gold mining bgmi

We are focusing on the third way, but in no way do I suggest that this is for you. You need to be your own judge.  There is a big catch in this approach, you need to choose quality assets and/or companies with managements that do not over-leverage their firms during good times or overpay for acquisitions during the booms (or you could choose leveraged firms but be aware of the added risk and size accordingly becasue when a turn occurs, the leveraged firms rise the most). You also need to seek out a period of MAXIMUM pessimism which is difficult to do. How do you know that the market has FULLY discounted the bad news?  Finally, YOU must be prepared to invest with a five-to-ten year horizon while expecting declines of over 50%. That concept alone will make you unique.   Probably most will turn away from such requirements.

We pick up from http://csinvesting.org/2015/12/14/contrarian-dream-or-nightmare/.  Before we delve into the technical aspects of valuing cyclical companies, think about what it FEELS like to have the CONVICTION.  Here is an example:

We last studied Dave Iben, a global contrarian investor, in this post: http://csinvesting.org/tag/david-iben/.   You should read, Its Still Rock and Roll To Me at http://kopernikglobal.com/content/news-views and listen to the last few conference calls at the right side of the web-page.   Note Mr. Iben’s philosophy, approach, and Holdings. His portfolio is vastly different than most money managers or indexers. But being an contrarian takes fortitude and patience. Kopernik Global performance since inception:

koper spy

Next preview the readings below.

First you need to understand Austrian Business Cycle Theory to grasp how massive mal-investment occurs. Why does China have newly built ghost cities? Distortion of interest rates causes mal-investment (the boom) then the inevitable correction because the boom was not financed out of real savings.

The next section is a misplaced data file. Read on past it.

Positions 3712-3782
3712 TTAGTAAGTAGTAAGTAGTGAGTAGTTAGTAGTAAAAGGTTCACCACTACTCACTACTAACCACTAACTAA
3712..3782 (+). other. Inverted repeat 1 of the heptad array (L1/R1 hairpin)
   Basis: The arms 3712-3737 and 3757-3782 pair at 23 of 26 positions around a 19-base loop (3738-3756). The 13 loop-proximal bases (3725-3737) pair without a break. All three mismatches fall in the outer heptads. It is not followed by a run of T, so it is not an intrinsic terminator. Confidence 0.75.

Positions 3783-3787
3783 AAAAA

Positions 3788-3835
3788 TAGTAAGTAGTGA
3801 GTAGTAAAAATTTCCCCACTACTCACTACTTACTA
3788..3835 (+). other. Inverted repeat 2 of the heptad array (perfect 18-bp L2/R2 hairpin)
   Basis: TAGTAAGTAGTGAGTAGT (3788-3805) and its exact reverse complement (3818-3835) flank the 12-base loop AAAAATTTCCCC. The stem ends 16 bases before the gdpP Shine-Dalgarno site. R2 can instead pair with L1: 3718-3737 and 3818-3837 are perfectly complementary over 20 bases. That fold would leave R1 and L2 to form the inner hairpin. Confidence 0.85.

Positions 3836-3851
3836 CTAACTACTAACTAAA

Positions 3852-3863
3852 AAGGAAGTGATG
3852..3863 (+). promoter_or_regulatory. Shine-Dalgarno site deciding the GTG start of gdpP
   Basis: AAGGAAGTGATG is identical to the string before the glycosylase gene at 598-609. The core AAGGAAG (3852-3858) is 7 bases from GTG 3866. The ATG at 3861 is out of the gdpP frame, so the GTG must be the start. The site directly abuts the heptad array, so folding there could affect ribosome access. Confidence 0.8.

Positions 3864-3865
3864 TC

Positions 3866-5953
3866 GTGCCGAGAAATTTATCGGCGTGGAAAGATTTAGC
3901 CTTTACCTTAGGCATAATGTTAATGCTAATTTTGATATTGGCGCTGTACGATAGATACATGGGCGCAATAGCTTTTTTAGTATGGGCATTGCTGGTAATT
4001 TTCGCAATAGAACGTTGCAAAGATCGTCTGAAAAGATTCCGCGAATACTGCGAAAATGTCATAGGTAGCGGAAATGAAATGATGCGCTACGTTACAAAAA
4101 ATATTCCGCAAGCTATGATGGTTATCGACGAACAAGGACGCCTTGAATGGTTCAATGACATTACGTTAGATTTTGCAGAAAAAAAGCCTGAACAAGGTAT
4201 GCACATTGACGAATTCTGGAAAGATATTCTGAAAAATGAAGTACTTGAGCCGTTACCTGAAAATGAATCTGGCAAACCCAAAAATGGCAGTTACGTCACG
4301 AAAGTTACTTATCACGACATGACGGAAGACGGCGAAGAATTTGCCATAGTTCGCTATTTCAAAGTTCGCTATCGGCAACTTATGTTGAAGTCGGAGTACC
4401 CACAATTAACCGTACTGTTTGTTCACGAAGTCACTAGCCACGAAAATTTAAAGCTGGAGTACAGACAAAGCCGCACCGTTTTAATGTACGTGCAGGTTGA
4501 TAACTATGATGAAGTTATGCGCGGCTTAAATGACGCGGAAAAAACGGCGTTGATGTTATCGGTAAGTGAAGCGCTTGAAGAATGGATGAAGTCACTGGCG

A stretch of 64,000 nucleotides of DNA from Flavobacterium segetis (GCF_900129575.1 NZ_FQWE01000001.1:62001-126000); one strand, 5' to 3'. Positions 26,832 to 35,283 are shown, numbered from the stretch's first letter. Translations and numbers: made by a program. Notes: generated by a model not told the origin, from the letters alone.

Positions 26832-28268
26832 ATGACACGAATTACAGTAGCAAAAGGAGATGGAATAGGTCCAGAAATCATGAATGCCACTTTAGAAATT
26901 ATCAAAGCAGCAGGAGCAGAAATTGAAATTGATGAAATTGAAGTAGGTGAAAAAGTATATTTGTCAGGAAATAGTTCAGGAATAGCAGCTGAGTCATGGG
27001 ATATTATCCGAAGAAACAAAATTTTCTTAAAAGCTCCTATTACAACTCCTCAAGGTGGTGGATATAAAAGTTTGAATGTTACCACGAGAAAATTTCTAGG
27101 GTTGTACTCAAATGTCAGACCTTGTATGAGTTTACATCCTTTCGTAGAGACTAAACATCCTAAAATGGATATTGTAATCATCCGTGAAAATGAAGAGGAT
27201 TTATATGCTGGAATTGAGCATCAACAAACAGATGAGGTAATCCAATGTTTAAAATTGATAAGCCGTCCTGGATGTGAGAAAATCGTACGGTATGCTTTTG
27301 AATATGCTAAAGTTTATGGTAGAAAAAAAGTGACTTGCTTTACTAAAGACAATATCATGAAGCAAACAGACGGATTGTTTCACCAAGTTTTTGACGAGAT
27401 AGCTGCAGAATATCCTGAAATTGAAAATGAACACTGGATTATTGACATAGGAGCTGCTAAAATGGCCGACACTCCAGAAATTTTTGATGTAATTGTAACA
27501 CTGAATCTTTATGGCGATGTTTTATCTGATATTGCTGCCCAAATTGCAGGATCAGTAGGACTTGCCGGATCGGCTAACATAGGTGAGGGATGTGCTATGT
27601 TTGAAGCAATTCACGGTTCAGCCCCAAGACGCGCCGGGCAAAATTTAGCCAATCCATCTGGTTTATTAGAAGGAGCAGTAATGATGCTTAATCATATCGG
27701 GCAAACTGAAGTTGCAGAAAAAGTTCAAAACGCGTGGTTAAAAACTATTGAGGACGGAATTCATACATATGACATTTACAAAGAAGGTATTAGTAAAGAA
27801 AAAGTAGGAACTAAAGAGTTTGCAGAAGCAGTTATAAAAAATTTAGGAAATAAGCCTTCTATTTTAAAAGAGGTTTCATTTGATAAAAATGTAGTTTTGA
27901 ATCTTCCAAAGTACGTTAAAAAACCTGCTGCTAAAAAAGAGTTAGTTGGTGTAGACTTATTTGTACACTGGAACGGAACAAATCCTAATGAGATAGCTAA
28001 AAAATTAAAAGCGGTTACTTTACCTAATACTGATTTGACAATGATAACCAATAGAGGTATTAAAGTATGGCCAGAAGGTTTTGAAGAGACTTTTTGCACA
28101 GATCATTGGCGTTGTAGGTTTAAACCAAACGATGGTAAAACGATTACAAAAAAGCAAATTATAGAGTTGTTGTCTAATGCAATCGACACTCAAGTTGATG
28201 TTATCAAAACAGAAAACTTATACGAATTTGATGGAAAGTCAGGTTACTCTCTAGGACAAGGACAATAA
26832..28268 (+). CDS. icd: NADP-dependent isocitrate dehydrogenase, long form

Why is the bust so severe for mining/commodity producers?   Read Skousen’s book on the structure of production.  Think of a swing fifty feet off the ground and 200 feet long.   If you are sitting near the center of the swing’s fulcrum (nearest the consumer), then the ups and downs are much less than being on the end of the swing furthest from the consumer (the miners and commodity producers).

4 files were sent to you.
Read Ch. 19 Security Analysis.pdf
Boom/Bust Austrian business cycle theory.pdf
Damodaran Valuing Cyclical Commodity Companies.pdf
Must Read Structure-production.pdf

Sorry: here is the Hooke book (chapter 19 on resource companies)

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File Icon Business Valuation Methods – Jeffrey C. Hooke.pdf Download
Your file will expire on February 25, 2016

Even if you are an expert in valuation, investing in a cyclical company can be lethal: Vale: Go Where it is darkest (Damodaran)

ValeBig Vale

Then Throwing in the towel on Vale. I am not picking on Prof. Damordaran because we all make mistakes, and he graciously has provided a case study for us.  Study the posts and the comments.

Can you think of several research errors he made (BEFORE) he invested?

Remember in the prior post, the long-term chart of the CRB index showing commodities at 41-year lows since the CRB Index is below 175 or back to 1975 prices?  Then why, if gold is a commodity,  doesn’t gold trade at $200 or at least down to $500 to $700 as the gold chart from that time shows?monthly_dollar

Why, if gold is money, doesn’t gold trade in US Dollars at $15,000 or the estimated price to back US Dollars by 100% in gold?  You can change the amount to $10,000 or $20,000, but you get the idea.gold monetary base

 

Gold during the boom of 1980 rel. to Financial Assets in 1980 the price of gold at $800 per ounce allowed for the US gold holdings to back each US dollar then outstanding.

Try thinking through those questions.  Can we use what we learned from gold to value oil?

I will continue with Part III once readers have had several days to digest the readings and at least three readers try to answer at least one question.  Until then……………………….be a contrarian not contrary.

Update on 21/Dec. 2015 http://fortune.com/2015/12/21/oil-prices-low/

Carl Icahn Warns While Wall Street Ridicules

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Carl Icahn and Danger Ahead

Today he warns: